WASHINGTON (AP) - FBI file 100-HQ-370562 begins simply enough.
On July 21, 1950, the subject, thought "to be self-employed as a composer of music," is reported linked to communist front groups. Within six months, he is classified outright as a communist.
So begins the government's surveillance of Aaron Copland, one of the country's most important composers, creator of such stirring music as "Appalachian Spring,""Fanfare for the Common Man,""Billy the Kid" and the patriotic "Lincoln Portrait."
The government, using informants, spends the next two decades and more monitoring Copland's whereabouts, analyzing his comments and taking note of his friends and associates.
The result is an inch-thick FBI file, replete with blacked-out passages, released to The Associated Press in response to a Freedom of Information Act request from late 1997.
The papers make clear that the government's interest in Copland did not end with his 1953 testimony at Sen. Joseph McCarthy's anticommunist hearings - transcripts of which were released this month.
Copland (pronounced COPE'-land) died in 1990 at age 90.
In dry bureaucratic language, the file discloses that the FBI wanted to prosecute Copland for perjury and fraud for denying he was a communist, and that Director J. Edgar Hoover got involved by enlisting the CIA's help in tracking the composer's travels.
"Copland has been abroad for some time and on June 25, 1951, he arrived in New York from Bombay, India, on TWA flight 6022-C," Hoover wrote to the CIA chief. "It would be appreciated if you would furnish the bureau any information you have received concerning Copland's activities while abroad."
Copland's music was pulled from President Eisenhower's inaugural concert in 1953 due to the suspicions about his politics. He denied ever being a communist when called to testify to Congress.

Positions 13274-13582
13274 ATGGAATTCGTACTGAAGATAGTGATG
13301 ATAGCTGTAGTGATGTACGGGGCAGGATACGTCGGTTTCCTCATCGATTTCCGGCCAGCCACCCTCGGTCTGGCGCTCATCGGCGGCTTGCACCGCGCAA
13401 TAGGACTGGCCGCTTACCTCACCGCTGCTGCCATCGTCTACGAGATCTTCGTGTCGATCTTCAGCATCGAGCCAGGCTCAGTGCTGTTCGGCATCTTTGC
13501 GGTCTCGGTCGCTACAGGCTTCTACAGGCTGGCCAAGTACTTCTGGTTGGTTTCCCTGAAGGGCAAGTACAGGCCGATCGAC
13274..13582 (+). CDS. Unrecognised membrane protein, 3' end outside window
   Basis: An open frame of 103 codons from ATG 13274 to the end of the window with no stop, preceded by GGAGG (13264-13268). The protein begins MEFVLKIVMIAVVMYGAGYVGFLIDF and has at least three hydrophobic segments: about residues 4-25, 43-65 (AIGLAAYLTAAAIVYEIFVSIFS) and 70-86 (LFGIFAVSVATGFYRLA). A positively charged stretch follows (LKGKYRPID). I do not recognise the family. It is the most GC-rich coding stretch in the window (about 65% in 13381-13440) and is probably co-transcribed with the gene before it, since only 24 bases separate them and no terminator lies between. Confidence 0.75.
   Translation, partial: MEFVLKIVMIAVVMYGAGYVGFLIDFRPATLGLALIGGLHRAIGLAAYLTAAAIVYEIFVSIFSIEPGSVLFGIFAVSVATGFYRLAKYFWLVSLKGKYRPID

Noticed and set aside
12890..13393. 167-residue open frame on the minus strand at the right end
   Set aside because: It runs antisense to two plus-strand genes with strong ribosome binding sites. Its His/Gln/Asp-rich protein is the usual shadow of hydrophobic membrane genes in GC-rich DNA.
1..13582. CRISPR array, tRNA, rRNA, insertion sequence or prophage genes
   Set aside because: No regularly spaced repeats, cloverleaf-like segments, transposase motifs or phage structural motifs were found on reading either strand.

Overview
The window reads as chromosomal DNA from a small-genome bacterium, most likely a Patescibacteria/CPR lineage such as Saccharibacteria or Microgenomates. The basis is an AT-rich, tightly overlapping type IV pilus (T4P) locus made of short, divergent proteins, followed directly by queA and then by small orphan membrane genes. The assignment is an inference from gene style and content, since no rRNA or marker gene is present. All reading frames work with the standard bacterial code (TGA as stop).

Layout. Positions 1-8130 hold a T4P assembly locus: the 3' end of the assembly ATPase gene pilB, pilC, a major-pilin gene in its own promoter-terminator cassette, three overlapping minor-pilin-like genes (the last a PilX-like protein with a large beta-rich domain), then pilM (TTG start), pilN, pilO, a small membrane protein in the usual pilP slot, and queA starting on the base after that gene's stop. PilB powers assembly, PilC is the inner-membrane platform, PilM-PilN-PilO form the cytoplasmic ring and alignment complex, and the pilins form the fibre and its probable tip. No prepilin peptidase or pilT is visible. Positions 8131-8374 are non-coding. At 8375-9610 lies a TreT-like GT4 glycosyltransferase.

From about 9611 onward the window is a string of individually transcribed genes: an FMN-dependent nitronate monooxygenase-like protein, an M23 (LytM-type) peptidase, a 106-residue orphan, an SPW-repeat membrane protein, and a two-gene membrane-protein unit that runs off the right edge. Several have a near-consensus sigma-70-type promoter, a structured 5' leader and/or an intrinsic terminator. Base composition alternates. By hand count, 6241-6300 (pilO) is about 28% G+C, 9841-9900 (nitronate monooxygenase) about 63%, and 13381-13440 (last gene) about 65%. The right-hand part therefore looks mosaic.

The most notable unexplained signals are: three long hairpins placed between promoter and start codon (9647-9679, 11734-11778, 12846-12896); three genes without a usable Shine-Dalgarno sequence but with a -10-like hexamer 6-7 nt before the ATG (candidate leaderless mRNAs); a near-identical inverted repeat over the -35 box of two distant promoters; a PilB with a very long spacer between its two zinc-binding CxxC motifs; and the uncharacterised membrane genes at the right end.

After the perjury-fraud investigation was dropped, Copland sought State Department guidance in 1956 on an invitation to attend an expenses-paid convention of Soviet composers. He asked whether the department encouraged U.S. citizens to accept such trips.
"Although I am free to go," Copland wrote, "I would not wish to attend the convention without the advice of the Department." The file suggests he did not make the trip.
Copland was deleted from the FBI's "security index" in 1955. In 1958, its "security-type investigation" of the composer was put on "closed status" but remained "subject to being reopened."
But the scrutiny of his activities continued. For nearly two decades after that, memos and newspaper clippings trickled in with details of Copland's doings.
The investigation ended in 1975. A three-page FBI memo concluded there was "no additional pertinent information concerning the captioned individual."
Left unanswered, however, is the question of whether Copland, who never married and left no immediate survivors, ever was a communist.
Terry Teachout, a New York-based music critic and commentator, said there is no question in his mind that the man sometimes called the "dean of American music" was a communist sympathizer.
"He was involved with the Communist Party up to his ears," Teachout said. "Whether or not he was an actual card-carrying member of the party, nobody knows." Teachout noted, among other things, a 1934 speech by Copland to Minnesota farmers suspected of being communists.
Copland also supported the 1936 Communist Party presidential ticket, the FBI file says.